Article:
Shattering the Susan G. Komen Pinkwashing

AP Photo/Matt Rourke
By now you know that, two days ago, the anti-breast-cancer behemoth Susan G. Komen for the Cure announced that it would no longer fund some Planned Parenthood affiliate's breast-cancer screenings: Planned Parenthood said the Komen grants totaled roughly $680,000 last year and $580,000 the year before, going to 19 of its affiliates for breast-cancer screening and other breast-health services. According to Planned Parenthood, its health centers performed more than 4 million breast exams over the past five years, including nearly 170,000 as a result of Komen grants. Jeffrey Goldberg over at The Atlantic reports that, as everyone immediately assumed, Komen was buckling to pressure from anti-abortion activists and staff: Komen, the marketing juggernaut that brought the world the ubiquitous pink ribbon campaign, says it cut-off Planned Parenthood because of a newly adopted foundation rule prohibiting it from funding any group that is under formal investigation by a government body. (Planned...

Stop the Damsel in Distress Act

Parks and Recreation's once-funny and subversive lead character turns into an anti-feminist cliché.

AP Images/Chris Haston
If you’re looking to get into the pants of a feminist, wonkish liberal, make sure to work Parks and Recreation into your sweet nothings. The hit NBC show's main character, Leslie Knope—a hyper-competent assistant parks director played by Saturday Night Live -alumna Amy Poehler—is one of those rare female comic characters who is allowed dignity along with competence. The sitcom is a love letter to the hard-working government bureaucrats who keep our streets clean and our communities safe only to find their work repeatedly bashed by pandering Republicans looking to score points against so-called big government. Unfortunately, everything that has made the show a winner with the smart set hasn’t resulted in ratings high enough to justify keeping it on the air. Watching the fourth season, I’ve come to fear that, in a last-ditch attempt to save the show, the writers are selling out their vision of a sweet-but-subversive sitcom and saddling Leslie with romantic story lines that buy into the...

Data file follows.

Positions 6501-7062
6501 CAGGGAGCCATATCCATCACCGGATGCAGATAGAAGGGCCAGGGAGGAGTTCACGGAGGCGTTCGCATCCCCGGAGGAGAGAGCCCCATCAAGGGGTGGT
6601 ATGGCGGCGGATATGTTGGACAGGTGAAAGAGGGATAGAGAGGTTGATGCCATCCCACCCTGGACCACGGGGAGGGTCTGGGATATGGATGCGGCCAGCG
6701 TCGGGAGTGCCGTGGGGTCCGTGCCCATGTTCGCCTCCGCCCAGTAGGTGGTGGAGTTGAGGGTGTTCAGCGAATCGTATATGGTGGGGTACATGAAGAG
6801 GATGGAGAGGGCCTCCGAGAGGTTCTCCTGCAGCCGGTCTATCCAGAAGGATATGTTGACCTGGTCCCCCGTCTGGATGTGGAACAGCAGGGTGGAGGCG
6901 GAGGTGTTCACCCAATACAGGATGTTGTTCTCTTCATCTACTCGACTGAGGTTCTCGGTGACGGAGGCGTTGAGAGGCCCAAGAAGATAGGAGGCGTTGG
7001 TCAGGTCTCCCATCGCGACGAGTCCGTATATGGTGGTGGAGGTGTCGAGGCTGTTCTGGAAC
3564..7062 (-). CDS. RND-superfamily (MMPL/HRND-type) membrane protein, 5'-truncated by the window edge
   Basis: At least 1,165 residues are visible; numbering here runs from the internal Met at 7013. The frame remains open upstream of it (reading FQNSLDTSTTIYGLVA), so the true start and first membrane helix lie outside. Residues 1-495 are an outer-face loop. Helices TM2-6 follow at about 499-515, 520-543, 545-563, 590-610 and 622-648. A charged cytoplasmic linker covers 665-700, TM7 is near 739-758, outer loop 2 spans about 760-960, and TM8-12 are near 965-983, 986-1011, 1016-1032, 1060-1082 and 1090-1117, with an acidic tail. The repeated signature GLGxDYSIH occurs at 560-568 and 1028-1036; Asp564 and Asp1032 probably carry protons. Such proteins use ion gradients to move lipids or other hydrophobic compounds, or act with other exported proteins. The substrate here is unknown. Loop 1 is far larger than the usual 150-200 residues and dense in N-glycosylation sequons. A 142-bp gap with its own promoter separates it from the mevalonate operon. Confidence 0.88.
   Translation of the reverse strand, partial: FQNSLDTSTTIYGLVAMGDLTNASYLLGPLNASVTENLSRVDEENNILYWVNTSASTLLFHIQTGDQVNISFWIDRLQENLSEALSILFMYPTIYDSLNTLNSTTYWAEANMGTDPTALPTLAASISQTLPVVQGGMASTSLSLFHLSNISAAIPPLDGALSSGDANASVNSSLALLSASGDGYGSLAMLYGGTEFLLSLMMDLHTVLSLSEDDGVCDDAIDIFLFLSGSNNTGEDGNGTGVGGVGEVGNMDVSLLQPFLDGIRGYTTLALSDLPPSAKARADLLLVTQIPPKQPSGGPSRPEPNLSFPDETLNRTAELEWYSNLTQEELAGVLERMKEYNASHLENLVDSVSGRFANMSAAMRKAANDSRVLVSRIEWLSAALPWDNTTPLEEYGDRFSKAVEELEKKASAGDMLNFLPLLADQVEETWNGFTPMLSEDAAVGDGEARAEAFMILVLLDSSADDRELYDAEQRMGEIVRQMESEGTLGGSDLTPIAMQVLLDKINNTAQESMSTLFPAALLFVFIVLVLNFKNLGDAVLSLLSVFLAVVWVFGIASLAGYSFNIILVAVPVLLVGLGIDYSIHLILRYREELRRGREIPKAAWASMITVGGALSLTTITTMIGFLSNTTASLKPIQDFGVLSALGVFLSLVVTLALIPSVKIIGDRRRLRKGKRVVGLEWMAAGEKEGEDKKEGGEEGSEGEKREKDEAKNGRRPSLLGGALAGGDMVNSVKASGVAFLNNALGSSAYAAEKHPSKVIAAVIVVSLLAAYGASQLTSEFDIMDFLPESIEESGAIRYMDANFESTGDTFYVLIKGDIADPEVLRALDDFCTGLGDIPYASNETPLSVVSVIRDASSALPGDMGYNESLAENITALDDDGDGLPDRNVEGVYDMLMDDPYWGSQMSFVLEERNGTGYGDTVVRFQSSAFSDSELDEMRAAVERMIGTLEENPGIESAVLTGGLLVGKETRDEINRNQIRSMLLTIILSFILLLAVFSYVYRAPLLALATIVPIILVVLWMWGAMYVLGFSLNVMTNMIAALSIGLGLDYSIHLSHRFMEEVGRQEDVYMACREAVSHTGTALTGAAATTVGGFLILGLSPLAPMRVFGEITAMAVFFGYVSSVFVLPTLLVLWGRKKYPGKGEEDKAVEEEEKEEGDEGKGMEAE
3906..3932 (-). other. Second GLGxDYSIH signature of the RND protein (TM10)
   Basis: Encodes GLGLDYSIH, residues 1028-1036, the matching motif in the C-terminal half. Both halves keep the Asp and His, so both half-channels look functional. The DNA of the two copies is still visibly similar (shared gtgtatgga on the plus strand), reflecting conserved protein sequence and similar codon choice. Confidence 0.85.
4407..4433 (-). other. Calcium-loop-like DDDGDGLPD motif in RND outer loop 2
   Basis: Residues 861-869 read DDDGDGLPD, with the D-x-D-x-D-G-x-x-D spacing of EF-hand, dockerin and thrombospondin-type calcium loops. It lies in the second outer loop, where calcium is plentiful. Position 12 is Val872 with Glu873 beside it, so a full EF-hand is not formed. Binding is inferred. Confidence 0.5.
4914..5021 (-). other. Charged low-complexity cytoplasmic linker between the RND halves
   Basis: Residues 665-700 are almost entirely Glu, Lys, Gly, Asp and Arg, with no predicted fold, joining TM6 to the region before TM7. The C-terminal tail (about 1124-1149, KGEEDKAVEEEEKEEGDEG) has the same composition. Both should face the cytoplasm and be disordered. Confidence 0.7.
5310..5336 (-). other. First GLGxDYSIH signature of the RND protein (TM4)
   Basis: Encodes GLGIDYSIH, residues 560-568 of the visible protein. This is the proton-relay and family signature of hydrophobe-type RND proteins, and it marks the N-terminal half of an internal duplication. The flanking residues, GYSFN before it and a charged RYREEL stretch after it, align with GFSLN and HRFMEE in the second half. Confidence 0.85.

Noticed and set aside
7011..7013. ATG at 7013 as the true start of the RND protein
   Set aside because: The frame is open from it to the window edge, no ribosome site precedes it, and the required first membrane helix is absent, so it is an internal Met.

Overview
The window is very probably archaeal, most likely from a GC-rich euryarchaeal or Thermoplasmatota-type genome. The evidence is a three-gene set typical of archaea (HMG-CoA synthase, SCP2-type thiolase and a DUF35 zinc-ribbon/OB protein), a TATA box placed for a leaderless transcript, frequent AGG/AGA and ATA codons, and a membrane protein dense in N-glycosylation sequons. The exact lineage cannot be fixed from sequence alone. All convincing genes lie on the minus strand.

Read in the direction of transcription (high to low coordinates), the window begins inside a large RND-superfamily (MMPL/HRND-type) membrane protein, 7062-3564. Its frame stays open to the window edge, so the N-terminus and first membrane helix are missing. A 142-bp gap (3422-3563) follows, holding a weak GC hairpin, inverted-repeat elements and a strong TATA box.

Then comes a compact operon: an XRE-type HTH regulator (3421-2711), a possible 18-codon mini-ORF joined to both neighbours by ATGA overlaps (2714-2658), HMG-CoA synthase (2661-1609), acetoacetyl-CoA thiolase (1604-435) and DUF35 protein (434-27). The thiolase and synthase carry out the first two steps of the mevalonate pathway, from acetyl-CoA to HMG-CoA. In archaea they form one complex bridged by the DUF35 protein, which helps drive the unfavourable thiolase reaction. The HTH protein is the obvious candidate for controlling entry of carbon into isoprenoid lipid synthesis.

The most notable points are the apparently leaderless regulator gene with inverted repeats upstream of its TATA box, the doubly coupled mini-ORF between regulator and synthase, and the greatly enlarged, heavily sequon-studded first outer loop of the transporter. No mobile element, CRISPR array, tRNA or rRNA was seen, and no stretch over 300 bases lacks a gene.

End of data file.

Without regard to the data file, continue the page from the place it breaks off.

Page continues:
Komen Foundation Races for the Cuts

The breast-cancer awareness group caves to anti-choice groups and pulls its funds from Planned Parenthood.

AP Photo/Ricardo Thomas
Since its founding in 1982, the Susan G. Komen Foundation for the Cure has developed a massive network of breast cancer survivors and advocates, made its Race for the Cure ubiquitous, and has grown enough to call itself “the largest source of nonprofit funds dedicated to the fight against breast cancer in the world.” Over the years, the group has committed at least $1.2 billion to breast cancer research, advocacy, and services. At the same time, Planned Parenthood, has become one of the largest providers of breast cancer screenings in the nation, particularly for low-income women and women without insurance. In the past five years, more than four million breast exams were performed in Planned Parenthood clinics, along with more than 70,000 mammogram referrals. With a common cause of keeping women healthy, the two iconic organizations partnered together to make breast cancer screenings and education programs affordable. But that association came to an abrupt end Tuesday, when it was...

Balancing Faith and Contraceptives

Criticisms of President Obama's new birth control policy skip over the benefits for women's health.

Washington Post columnist E.J. Dionne argues against the Obama administration's laudable decision to require employer-provided health-insurance packages to cover contraception. The new rule, according to Dionne, is a "breach of faith" that the "administration should have done more to balance the competing liberty interests here." Dionne's argument is, however, extremely unconvincing. As an alternative to the Obama administration’s decision, Dionne touts what he calls a compromise. Under Dionne’s proposal, to get coverage for contraceptives, employees would have to pay more for a separate plan to obtain it, but "religious employers that decline to cover contraceptives must provide written notification to enrollees disclosing that fact." The requirement that employers provide written notice before denying people their federally guaranteed statutory rights is, to put it mildly, not an acceptable compromise if you place significant weight on the rights of women at all. Dionne mentions a...